Lillian Belle Herrick Chapman (1872–1965) was a science teacher, ordained Congregational minister, and poet. She graduated from Elmira College in 1894, majoring in physics and chemistry, and taught physics, chemistry, astronomy, and geology at Elmira Free Academy, in Elmira, New York, for 14 years.
On January 14, 1899, the journal the Electrical World published "Telegraphing Without Line Wires." Chapman kept a copy of this article, and by 1901 she and her student, Leon Bogardus, had amassed and/or constructed the pieces needed to assemble a wireless telegraph. She wrote detailed notes of their experiments; on October 23, 1901, they sent a message from one end of her desk to the other.
Chapman describes how they built the wireless telegraph machine in great detail, listing equipment for the transmitting station and the receiving station, such as wires, relays, batteries, and other pieces. On February 27, 1902, Chapman and Bogardus gave a lecture on wireless telegraphy to one hundred Elmira Free Academy pupils. During the lecture they sent a message from one end of the room to the other.
On March 8, 1902, Chapman was able to send a message from the transmitting station she had in her rooms on Union Place to the receiving station on the Elmira Free Academy campus. On March 12, 1902, she wrote in her diary: "Every extra moment given to wireless telegraphy with fine results." All of their efforts culminated on April 15, 1902, when she sent a wireless message from the transmitting station to the receiving station one mile away.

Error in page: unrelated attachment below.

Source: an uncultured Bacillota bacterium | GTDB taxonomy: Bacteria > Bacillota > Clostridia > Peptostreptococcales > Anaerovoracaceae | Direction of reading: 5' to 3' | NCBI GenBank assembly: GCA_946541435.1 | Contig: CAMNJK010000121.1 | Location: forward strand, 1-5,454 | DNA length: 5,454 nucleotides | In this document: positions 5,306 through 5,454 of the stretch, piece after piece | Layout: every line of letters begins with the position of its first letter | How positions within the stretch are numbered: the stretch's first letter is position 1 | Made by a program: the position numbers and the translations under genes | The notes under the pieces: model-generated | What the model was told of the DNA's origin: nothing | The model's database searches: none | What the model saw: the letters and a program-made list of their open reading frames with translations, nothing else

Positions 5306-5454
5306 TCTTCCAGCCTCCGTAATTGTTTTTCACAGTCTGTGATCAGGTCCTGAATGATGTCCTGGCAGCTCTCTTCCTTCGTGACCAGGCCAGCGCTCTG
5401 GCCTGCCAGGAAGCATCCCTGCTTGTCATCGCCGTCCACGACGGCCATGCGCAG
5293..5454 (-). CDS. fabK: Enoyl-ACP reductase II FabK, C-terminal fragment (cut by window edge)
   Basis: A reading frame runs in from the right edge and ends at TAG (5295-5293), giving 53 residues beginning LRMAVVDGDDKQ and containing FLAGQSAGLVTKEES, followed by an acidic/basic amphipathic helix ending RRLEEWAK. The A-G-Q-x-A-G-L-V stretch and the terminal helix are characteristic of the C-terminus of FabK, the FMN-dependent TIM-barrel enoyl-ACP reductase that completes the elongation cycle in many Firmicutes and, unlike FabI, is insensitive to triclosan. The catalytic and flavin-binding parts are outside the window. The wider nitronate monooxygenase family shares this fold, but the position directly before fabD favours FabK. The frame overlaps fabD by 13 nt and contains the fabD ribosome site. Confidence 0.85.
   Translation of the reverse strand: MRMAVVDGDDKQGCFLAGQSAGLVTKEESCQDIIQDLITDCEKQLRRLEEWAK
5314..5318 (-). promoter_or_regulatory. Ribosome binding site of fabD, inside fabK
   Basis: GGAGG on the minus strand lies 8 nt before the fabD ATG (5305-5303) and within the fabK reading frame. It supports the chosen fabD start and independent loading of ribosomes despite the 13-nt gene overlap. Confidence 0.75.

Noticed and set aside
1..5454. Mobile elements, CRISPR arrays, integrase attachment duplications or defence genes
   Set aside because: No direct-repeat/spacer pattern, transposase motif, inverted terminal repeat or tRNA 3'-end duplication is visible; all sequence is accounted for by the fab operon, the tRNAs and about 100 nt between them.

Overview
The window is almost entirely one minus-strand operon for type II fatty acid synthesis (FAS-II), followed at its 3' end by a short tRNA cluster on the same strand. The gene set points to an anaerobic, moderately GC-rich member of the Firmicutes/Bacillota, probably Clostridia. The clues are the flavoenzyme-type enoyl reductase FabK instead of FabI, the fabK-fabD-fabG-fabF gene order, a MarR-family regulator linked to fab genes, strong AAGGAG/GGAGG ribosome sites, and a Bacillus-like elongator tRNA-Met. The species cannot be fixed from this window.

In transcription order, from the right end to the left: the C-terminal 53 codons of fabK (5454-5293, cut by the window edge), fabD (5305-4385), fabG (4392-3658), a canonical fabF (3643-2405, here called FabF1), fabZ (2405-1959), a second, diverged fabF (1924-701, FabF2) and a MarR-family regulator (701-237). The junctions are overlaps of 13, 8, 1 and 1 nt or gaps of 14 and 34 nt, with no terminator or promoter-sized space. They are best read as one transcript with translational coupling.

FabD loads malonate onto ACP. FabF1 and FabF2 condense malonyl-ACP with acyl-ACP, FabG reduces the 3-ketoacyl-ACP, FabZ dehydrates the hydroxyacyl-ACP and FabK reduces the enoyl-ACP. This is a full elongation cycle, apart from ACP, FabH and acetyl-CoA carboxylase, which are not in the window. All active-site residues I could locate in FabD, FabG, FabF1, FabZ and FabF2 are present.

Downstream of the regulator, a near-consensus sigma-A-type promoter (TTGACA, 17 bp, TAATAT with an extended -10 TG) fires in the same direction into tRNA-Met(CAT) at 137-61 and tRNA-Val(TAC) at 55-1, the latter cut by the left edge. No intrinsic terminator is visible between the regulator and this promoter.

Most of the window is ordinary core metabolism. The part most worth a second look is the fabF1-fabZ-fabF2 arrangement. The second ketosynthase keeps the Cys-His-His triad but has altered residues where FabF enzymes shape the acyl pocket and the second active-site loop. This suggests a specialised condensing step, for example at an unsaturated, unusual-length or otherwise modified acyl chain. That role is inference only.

Chapman's family, including her mother Louisa Cowan Herrick, her brother Frederick Herrick, and her sister Frances Herrick Brooks, were ardent believers in spiritualism. Louisa held many spiritualist meetings in her house in Horseheads, New York; Frederick and Frances founded a Spiritualist Church in Elmira, New York, in 1924. Spiritualism, which at its core is about communication, was considered by some to be the next breakthrough in science at the dawn of the 20th century. Chapman herself believed that "all communication is wireless telegraphy or an impression coming from the transmitter made upon the receiver, which is the brain of the medium . . . Science only broadens spiritualism; it does not narrow or deny it." (Lillian Belle Herrick Chapman diary, 1901)
Some séances of the 19th century featured what was called automatic writing or "spirit writing." This generally consisted of the medium channeling messages from the afterworld for those gathered at the séance. Often these writings were in handwriting different from that of the medium herself. The Herrick papers include spirit writing on small chalk boards or slates.
A transcription of one such message reads:
My dear friend Herrick I suppose when you came here this morning you hardly thought you would hear from me But I may never get another chance in my life to send a letter to my darling only child in the world. Please tell May? To not forget her mother Tell her that I am not in the grave nor sleeping I hope she will some time go to a place like this where I can write to her I will do so I want you all to be good to May? And I thank? You for what you have???